Adam gross 20140714 2nd continental briefing - comex


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Adam gross 20140714 2nd continental briefing - comex

  1. 1. © Darhei Noam (Pty) Ltd 2014 2nd African Continental Briefing PAFO, CTA and AUC Nairobi (Kenya), 13-14 July 2014 Doing Business With Farmers and FOs: The Role of Commodity Exchanges Adam Gross, Consultant Director – Darhei Noam Emerging Markets Advisory Advisor – NEPAD Business Foundation
  2. 2. © Darhei Noam (Pty) Ltd 2014 Why an Exchange? • Studies show more than 70 benefits • Categories of benefit: • Price Discovery & Transparency • Physical Trade & Competitive Markets • Price Risk Management • Stimulate Agri-Investments • Financing of the Commodity • However, benefits are not assured • It is not easy to set up an exchange.... it is even harder to make it work • Harm can be done if key risks are not addressed
  3. 3. © Darhei Noam (Pty) Ltd 2014 Potential Benefits: A More Detailed Look - Finance Category Potential Benefits from a Comex/WRS Financing the Value Chain • Farmers have liquid collateral • Banks can value the collateral against a market price • Banks can easily liquidate collateral through the exchange • The system ensures collateral is pledged only once • The exchange manages performance through a defined settlement cycle, including guarantees against default • Interest rates on loans can be lower as risks are lower (especially when a position is ‘hedged’ through price risk management to lock in a forward price) • Liquidity to list and finance innovative products e.g. repos Support key aspects of the value chain finance transaction: pricing, collateral, pledging, valuing, liquidation, performance, risk management and liquidity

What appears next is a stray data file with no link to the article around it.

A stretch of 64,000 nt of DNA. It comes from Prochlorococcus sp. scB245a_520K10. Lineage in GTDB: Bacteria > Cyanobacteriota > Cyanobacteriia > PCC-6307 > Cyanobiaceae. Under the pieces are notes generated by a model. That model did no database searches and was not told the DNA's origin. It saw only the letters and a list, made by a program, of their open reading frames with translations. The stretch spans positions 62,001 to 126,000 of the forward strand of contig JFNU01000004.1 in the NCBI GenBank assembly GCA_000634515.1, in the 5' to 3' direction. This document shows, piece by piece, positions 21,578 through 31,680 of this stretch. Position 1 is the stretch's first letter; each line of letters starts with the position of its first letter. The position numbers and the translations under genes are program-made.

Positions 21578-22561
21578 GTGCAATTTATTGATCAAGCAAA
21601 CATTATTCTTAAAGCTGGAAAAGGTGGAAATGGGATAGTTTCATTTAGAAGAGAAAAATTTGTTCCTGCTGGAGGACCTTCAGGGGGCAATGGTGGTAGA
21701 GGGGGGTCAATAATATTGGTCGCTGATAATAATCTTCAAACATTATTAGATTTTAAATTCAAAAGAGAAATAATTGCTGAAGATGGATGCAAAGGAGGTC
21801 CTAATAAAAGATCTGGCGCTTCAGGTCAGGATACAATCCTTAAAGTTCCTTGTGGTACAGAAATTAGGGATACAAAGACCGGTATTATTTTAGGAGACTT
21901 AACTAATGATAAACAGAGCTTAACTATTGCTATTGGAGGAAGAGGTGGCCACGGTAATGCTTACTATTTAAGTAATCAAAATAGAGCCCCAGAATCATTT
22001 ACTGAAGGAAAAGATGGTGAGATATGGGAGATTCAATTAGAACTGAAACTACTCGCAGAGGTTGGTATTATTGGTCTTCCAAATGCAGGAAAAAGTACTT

4. 4. © Darhei Noam (Pty) Ltd 2014 Village Level: Farmer Marketing Choice – Store vs Sell Farmer Association’s Warehouse & Service Centre** ** Services may include market information, storage, warehouse receipt finance, input supply, brokerage..      [I]: The Farmer’s Choice: a) Sell now through comex for cash at market price? b) Store now, take finance through WRS, sell later for better price? [II]: Act jointly with like- minded others to bulk  
  5. 5. © Darhei Noam (Pty) Ltd 2014 Comex: Village Level - Challenges Farmer Association’s Warehouse & Service Centre      Farmer Association Warehouses: 1. Establishing farmer association warehouses in communities of sufficient condition, of sufficient capacity, with appropriate equipment 2. Management of the warehouse and quality certification as an independent, objective activity 3. Issuance and guarantee of the Warehouse Receipt, and managing the risk behind the guarantee 4. Making fees affordable and align other conditions (e.g. minimum size) with farmer requirement 5. Who provides financing? On what terms? Aggregation: 1. Rights and obligations of farmers by bulking through an association Who makes store/sell/finance decisions, and how?  In whose name is WHR issued ? In whose name is finance taken? Who stands behind it? Who makes sales decision and when? 2. Operational, financial and management capability of farmers association